On February 9, 2018, the Bipartisan Budget Act (the “Act”) was signed into law. The Act directed the IRS to revise regulations governing hardship withdrawal provisions in qualified plans. The legislative goal was to expand the circumstances under which hardship withdrawals may be made and eliminate some of the penalties associated with hardship withdrawals.

On November 14, 2018, the IRS released proposed regulations as directed in the Act. All of the following changes are optional for a qualified retirement plan’s 2019 Plan year and may be implemented operationally, effective January 1, 2019. Plan Sponsors may also wait until the end of the second calendar year that begins after the issuance of final regulations to amend the Plan to conform to the required changes. Key changes outlined in the proposed regulations include:

  • The six-month suspension of 401(k) contributions will be eliminated (Required for hardship withdrawals after January 1, 2020).
  • A new type of qualifying expense related to disaster relief will be added to the list. The IRS indicated that this addition will eliminate delay or uncertainty concerning access to plan funds following a disaster that occurs in an area designated by the Federal Emergency Management Agency for individual assistance (May be made effective for distributions made on or after January 1, 2018).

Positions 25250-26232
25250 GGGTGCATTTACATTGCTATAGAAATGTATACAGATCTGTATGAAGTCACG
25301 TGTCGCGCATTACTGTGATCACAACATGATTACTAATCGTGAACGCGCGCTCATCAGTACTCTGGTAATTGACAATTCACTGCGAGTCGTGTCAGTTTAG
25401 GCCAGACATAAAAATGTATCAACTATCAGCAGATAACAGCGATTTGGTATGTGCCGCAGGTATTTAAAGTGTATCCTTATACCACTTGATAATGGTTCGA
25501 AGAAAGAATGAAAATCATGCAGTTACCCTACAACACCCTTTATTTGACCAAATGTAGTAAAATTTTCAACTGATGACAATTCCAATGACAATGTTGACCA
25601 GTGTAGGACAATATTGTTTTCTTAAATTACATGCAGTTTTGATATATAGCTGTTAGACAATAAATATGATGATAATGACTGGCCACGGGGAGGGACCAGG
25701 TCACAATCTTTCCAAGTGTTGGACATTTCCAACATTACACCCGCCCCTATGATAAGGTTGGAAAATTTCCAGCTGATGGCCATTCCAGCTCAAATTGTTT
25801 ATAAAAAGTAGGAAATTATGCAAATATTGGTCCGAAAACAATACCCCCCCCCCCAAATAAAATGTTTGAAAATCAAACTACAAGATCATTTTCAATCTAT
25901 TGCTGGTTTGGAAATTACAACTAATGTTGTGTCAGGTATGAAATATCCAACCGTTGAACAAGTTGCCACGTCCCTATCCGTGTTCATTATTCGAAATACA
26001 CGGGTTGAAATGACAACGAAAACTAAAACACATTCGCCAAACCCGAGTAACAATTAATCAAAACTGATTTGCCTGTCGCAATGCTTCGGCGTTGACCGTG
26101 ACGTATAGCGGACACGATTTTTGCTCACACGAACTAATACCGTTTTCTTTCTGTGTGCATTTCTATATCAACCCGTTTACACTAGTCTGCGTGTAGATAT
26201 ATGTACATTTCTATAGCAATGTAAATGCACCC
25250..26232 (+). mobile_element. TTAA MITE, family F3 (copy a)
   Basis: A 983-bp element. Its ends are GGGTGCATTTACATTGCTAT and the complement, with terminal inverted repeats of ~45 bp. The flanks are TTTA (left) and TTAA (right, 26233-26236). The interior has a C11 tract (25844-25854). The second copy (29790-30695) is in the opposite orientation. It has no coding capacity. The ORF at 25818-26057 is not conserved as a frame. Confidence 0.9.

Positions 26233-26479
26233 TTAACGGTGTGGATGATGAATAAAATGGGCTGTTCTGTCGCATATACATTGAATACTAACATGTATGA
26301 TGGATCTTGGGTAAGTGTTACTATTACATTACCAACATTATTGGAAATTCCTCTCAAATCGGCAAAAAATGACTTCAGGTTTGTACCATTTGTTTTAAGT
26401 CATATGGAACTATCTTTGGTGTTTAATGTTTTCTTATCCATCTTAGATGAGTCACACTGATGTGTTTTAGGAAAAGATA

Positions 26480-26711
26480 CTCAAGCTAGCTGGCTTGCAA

• Allow for the Plan administrator to rely upon the participant’s written representation that he/she has insufficient cash or liquid assets to satisfy the financial need, but only to the extent that the plan administrator does not have actual knowledge to the contrary.
  • The requirement that a loan be taken from the plan before a hardship withdrawal is approved can be eliminated (Optional change).
  • Permit hardship distributions from earnings on elective deferrals (Optional change).
  • Permit hardship distributions from QNECs, QMACs, and earnings on these sources (Optional change).

Once the final regulations are issued, plan procedures should be reviewed to ensure compliance with the regulations and to determine whether adoption of conforming plan amendments will be necessary. Until then, plan administrators should determine whether they intend to implement any optional changes.

You may contact any member of the McNees Wallace & Nurick Labor and Employment Practice Group if you have any questions regarding this article.